Other iterations include a hand-annotated version of the advert, and one in which all the words in the article are cut out and arranged into an overloaded word cloud against a blue background. Some iterations in the series are more aesthetically convincing than others, but Stolle’s outrage burns to clarity throughout. Stolle’s ‘It’s time’ is a series of light-boxes featuring images from Monsanto television adverts overlain with text and other artistic interventions. Aspirational folks appear at garden parties and cafes interspersed by swatches of black pigment, which Stolle refers to as “glitches.” The text that appears is derived from the adverts’ scripts but repurposed by the artist to ominous effect. The handsome chap enjoying the summer weather in one is overlain with text that reads “We’re the food.” An impassive teen pokes his head around a doorframe in another behind the words “It’s done.”
Subtlety and polemics make awkward bedfellows, of course, but the challenge in making art about a subject as intensely urgent as the wastage of the natural world by omnipotent global corporations is to strike a balance between clarity and didacticism. At times, Stolle is very successful, as in sections of the aforementioned series, perhaps less so in the case of works like ‘Revolutionary Control Corner.’ This work is something of an installation, a corner of NOME’s wall is plastered with modified wallpaper featuring a flowery pattern with petals radiating out from images of containers of various agrochemicals. At the centre of the work is a sound piece on headphones, in which the listener hears the stentorian tones of a mid-20th-century narrator apparently extolling the virtues of advances in agri-chemistry, but with the self-consciously choppy editing of Stolle, the sound file is manipulated to produce a jaunty totalitarian ukase about “controlling the American farmer.” It’s clever, but somehow too knowing to bear the weight of its own intention.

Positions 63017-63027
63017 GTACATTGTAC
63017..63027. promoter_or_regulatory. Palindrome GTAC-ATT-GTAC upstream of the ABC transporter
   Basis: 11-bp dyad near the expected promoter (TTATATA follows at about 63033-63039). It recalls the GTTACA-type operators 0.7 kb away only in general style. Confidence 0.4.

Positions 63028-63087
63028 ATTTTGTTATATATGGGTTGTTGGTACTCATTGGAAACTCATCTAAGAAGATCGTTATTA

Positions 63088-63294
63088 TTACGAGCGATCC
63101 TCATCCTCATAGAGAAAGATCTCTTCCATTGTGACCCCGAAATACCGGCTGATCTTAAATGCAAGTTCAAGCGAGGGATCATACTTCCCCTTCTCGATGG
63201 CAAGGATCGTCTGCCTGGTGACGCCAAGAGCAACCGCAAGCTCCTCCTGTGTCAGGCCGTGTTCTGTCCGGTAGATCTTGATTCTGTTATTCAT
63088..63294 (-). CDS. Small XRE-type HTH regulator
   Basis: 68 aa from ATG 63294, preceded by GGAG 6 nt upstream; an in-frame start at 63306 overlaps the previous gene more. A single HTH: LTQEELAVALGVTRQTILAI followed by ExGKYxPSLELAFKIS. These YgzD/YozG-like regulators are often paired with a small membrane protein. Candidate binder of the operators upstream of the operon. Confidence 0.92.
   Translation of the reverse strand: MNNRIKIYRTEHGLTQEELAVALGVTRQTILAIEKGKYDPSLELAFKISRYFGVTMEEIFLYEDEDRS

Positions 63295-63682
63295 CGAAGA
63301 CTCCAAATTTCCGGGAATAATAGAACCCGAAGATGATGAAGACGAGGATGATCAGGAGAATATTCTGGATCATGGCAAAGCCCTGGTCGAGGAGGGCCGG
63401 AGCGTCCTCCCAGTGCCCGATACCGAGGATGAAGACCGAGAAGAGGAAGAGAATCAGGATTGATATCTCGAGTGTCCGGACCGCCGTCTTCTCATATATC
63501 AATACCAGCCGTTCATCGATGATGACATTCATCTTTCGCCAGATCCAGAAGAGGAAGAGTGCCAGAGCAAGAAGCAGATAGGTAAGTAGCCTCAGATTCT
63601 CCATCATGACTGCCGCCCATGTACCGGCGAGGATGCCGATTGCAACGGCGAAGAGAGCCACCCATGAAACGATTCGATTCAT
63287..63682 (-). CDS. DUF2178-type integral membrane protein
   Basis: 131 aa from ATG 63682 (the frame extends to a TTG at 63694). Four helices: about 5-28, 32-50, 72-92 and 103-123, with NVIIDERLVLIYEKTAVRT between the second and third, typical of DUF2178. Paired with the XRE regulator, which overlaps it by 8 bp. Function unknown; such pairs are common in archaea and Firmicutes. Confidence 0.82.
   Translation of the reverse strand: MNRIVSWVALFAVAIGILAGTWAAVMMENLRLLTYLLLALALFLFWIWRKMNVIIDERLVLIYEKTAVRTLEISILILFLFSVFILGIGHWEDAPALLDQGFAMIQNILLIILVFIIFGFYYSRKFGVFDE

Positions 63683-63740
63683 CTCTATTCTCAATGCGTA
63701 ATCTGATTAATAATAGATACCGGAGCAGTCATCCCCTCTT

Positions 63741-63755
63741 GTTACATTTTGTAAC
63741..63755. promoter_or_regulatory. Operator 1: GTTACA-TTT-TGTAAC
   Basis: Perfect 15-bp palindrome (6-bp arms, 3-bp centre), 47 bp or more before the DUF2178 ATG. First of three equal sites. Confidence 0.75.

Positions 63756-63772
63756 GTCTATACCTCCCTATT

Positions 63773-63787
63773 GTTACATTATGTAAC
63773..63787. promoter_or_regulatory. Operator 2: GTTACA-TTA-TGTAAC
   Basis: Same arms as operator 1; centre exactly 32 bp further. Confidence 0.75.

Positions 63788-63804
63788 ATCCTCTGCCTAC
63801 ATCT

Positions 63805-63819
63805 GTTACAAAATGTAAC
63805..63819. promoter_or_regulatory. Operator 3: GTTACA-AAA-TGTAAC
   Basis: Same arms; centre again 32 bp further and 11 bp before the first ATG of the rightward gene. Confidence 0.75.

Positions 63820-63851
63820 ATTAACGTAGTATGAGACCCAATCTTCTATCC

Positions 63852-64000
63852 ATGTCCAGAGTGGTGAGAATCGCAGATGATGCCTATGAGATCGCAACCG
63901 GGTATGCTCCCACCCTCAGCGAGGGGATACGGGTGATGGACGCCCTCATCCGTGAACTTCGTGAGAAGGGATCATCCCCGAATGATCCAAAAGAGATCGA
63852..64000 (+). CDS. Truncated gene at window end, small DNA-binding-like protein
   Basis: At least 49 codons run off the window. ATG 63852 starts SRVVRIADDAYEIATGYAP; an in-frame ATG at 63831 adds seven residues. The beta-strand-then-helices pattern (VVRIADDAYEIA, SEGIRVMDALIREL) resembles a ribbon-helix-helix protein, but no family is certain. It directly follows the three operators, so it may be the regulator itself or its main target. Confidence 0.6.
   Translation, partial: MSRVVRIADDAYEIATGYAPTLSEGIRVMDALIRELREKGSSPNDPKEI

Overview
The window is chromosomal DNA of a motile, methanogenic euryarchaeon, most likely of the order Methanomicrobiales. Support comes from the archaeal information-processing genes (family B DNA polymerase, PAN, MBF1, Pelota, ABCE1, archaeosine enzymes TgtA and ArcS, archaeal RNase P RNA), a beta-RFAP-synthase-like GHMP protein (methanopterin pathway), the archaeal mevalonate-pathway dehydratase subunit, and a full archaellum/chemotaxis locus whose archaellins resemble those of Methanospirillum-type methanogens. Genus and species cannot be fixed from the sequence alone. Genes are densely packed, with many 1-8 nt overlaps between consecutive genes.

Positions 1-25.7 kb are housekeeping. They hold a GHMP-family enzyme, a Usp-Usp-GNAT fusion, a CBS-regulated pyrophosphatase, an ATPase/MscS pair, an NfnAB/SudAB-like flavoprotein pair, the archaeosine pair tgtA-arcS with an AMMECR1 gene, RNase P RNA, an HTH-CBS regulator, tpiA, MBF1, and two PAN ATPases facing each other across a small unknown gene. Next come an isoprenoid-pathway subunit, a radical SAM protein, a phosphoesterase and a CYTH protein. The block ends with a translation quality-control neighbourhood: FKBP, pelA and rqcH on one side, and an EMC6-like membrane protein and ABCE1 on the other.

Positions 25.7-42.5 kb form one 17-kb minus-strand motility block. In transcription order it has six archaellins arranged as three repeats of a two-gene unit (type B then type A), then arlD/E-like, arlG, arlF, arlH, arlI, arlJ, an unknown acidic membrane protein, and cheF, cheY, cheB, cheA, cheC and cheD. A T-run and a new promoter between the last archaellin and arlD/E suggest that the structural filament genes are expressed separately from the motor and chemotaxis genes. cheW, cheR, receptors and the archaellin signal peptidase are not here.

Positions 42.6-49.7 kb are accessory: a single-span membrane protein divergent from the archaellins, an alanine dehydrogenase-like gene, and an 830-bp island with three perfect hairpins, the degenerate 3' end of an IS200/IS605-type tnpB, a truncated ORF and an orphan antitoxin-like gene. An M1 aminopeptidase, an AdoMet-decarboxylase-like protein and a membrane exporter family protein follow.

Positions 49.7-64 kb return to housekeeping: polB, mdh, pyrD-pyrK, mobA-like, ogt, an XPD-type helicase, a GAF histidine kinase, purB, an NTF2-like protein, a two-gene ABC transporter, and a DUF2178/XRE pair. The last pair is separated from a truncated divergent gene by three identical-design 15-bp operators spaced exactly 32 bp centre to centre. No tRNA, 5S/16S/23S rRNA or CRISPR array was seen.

Stolle’s works are at their best when they allow the viewer to fill in the blanks, sometimes this is the case literally as with the artist’s ‘Bayer Monsanto Scramble!’—a word search game in which the player can look for related terms including “superweeds,” “corn,” “biotechnology” and “auschwitz” (sic). It probably won’t provide hours of fun for the whole family, but it does tread the fault line of satire and sloganeering in a much more surefooted way than other works. With ‘Pesticide Pop,’ Stolle is foregrounding a discussion that is epochal in its implications; she treats the human consequences of pollution with crystalline lucidity, and the implications of the use of glyphosphate-type chemicals for insect populations become obvious as well. However, they are only the tip of an iceberg as terrifying as anything Kate Winslet and Leonardo DiCaprio encountered on their doomed voyage in the North Atlantic. Indeed, the significance of Roundup herbicide in other areas of agricultural malpractice—particularly in the development of genetically modified “Roundup-Ready” crops, essentially “single use” seeds—could prove even more devastating over the intermediate arc of mass extinction events. Perhaps as a function of its directness, Stolle’s exhibition offers a stark reminder that in the main, the primary message of interspecies contact between humans and the rest of biological life continues to be a resounding “fuck you.”